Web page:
We rolled out of bed in the dead of night, hopped onto our mechanical bull - a 600cc whirling dervish of unsteady power - and rode off into the mountains. We arrived at SangKot, a favored sunrise destination for many people whom visit Pokhara, and began our climb to the peak. When the sun began to rise we realized there was a problem; cloud cover was severe, and there would be no view of the most dramatic peaks on this day. Dejected, many of the other visitors descended back towards Pokhara, while we decided to take our chances against the coming storm so that we might catch a glimpse of the sun. I'm glad we did. I set up my gear about halfway down the trail and caught the sun just as it broke through the clouds to illuminate Pokhara proper. None of the world's most famous peaks make an appearance in this frame, but that's fine by me. The experience of hiking out to SarangKot in the dark and waiting out the crowds with my travel partner made it seem like we were the only two people on earth enjoying this view. A sublime experience, and one I highly recommend.
We were lucky enough to be in Kathmandu, Nepal for a Full Moon festival. At sunset, the monks lit thousands and thousands of little butter candles around Bodnath Stupa. We sat at a roof-top restaurant while they did the lighting (where this image was taken.) It was simply magical! The smoke from the candles gives everything a hazy glow. Afterward, we went down and walked around the stupa, spinning prayer wheels, and making donations to the monks, who were sitting around the base of the stupa collecting. We tried planning a second trip there for a full moon, but while we were there they did not light the candles. They did have a huge protest regarding the Chinese in Tibet, however.
The ancient buildings of Durbar Square are interesting enough on their own, but what fascinates me is the way people interact with the old and ancient in Kathmandu. We came upon this stunning stone monument, and sat in to listen to a monk explain its significance to passers by. Sadly, I have no idea what language the monk was speaking, so I can't tell you exactly how significant this wall really is. When he finished speaking, the monk approached us and encouraged us to light a candle and place it at the base of the wall. We joined the rest of the folks and felt a little more connected to the space, despite the fact that we had no idea what was going on. But that's alright. From time to time, a bit of blissful ignorance goes a long way.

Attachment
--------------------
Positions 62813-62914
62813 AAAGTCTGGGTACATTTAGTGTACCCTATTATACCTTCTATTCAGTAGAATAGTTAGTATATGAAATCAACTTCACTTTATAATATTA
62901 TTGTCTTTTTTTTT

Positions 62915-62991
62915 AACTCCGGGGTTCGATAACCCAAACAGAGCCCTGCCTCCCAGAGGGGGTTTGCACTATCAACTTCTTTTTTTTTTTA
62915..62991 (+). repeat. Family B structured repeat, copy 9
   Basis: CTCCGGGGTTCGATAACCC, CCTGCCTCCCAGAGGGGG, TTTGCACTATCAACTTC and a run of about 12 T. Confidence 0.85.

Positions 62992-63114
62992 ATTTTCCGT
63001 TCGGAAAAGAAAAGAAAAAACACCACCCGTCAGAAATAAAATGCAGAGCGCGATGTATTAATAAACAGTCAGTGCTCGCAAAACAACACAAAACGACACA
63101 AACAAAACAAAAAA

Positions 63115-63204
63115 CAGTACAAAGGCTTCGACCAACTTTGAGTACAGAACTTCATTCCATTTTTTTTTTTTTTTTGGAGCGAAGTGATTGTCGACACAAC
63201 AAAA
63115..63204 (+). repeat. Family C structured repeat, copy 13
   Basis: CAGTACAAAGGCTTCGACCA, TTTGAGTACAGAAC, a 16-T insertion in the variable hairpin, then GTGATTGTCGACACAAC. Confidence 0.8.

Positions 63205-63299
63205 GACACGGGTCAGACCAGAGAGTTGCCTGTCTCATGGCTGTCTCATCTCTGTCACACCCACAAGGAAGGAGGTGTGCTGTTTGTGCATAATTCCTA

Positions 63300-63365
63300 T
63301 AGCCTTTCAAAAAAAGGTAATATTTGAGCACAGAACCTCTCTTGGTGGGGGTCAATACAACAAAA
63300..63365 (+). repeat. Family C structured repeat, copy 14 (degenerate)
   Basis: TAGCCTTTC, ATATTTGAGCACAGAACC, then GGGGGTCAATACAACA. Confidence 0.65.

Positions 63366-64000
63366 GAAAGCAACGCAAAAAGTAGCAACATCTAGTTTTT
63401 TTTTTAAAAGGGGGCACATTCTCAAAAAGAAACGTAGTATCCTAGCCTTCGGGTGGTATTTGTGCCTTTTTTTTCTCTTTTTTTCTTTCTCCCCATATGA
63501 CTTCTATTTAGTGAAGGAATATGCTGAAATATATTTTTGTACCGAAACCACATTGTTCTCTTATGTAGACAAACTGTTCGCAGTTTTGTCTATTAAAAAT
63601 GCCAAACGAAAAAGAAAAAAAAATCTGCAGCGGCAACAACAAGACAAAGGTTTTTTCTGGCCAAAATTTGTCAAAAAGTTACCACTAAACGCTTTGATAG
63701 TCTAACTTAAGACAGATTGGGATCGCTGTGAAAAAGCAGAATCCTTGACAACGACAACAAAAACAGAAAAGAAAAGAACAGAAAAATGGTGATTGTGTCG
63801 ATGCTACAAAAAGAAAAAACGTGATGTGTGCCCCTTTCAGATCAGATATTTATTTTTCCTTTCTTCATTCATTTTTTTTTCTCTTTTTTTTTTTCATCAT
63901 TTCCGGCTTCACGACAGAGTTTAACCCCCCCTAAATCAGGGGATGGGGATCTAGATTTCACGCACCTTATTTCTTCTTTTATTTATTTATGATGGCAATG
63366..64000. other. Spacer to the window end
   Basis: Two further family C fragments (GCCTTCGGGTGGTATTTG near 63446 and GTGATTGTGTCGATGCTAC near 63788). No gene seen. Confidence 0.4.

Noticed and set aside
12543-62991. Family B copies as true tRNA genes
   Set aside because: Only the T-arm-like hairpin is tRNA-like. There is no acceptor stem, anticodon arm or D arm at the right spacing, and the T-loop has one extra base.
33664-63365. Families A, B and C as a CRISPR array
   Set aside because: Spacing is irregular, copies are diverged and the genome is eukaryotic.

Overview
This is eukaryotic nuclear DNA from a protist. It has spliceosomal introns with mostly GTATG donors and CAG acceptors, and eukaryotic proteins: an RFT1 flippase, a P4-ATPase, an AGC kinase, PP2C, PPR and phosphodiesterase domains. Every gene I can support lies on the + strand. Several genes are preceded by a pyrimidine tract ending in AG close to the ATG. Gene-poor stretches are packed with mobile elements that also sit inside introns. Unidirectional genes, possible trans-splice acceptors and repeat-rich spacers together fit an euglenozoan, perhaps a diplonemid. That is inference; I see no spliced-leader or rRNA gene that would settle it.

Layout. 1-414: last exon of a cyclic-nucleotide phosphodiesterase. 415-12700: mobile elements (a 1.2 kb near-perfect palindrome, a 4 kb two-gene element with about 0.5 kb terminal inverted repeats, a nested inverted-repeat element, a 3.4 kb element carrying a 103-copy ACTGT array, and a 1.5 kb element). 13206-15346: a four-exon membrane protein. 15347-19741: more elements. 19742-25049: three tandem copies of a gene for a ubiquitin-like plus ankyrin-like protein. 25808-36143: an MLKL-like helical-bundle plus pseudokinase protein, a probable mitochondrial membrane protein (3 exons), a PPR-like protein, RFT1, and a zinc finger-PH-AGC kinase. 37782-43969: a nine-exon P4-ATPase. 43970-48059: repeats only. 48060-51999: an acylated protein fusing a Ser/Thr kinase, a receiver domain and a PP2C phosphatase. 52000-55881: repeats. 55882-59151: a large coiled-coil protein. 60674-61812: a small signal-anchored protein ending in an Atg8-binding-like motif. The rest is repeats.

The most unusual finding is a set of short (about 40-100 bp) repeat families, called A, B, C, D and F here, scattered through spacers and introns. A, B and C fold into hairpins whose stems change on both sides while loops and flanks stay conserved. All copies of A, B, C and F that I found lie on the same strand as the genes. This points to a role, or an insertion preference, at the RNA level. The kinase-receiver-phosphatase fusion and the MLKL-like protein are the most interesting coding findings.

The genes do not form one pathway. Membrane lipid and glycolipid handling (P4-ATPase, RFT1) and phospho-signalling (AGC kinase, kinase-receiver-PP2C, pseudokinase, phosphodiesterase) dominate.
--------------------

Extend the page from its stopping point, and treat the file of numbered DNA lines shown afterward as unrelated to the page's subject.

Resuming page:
For stunning Himalayan views, hire a canoe and row across Pokhara's Phewa Lake before sunrise. There are usually plenty of eager locals at the boats docks who are more than willing to row you around the lake and position your canoe in just the right picture-taking spot. The reflections in this mirror-like lake are spectacular and only available in the morning. Plus, sunrise may be the only time of day you'll be able to see the mountains before the clouds roll in. So, set your alarm and drag yourself out of bed to see the Himalayas light up in the rising sun. Afterwards, reward yourself with a very delicious plate of Eggs Benedict and coffee at the very strategically located Mike's Breakfast, beautiful lake views included.
Pokhara is a city in western Nepal that sits in a strikingly beautiful valley. Lush jungles and lakes give way to icy peaks that rise over 8000 meters into the sky. It was in this magical place, that a friend and I began our 10 day trek into the Annapurna Sanctuary. The hike takes you into the heart of the Himalayas and has you spending your nights in village teahouses, interacting with locals and trekkers from around the world. The people are extremely hospitable and the scenery is unparalleled. I shot this particular photo on the shores of Phewa Lake. Pokhara runs along its eastern shore, and this particular spot marks a popular boat tour, where locals will paddle people out to an island temple. I was fascinated by the brilliant colors, the cloudless sky, the distant peaks, and the quiet man with his umbrella. Nepal is a country worth visiting, and Lonely Planet provides excellent books on trekking here. In addition, we bought a National Geographic adventure map that detailed our route.
Tihar happens once a year, and if you happen to be visiting Kathmandu during this festival (roughly October), figure out how to make your way up to a rooftop and watch the city light up. Firecrackers and children's laughs ricochet off the buildings down below as the sky above lights up with firework displays launching all across the city.
Get a FREE trial issue of AFAR Magazine!
Sign up for AFAR newsletters:
Thank you for your interest.
You have been added to AFAR's subscription list for weekly newsletters. ENJOY!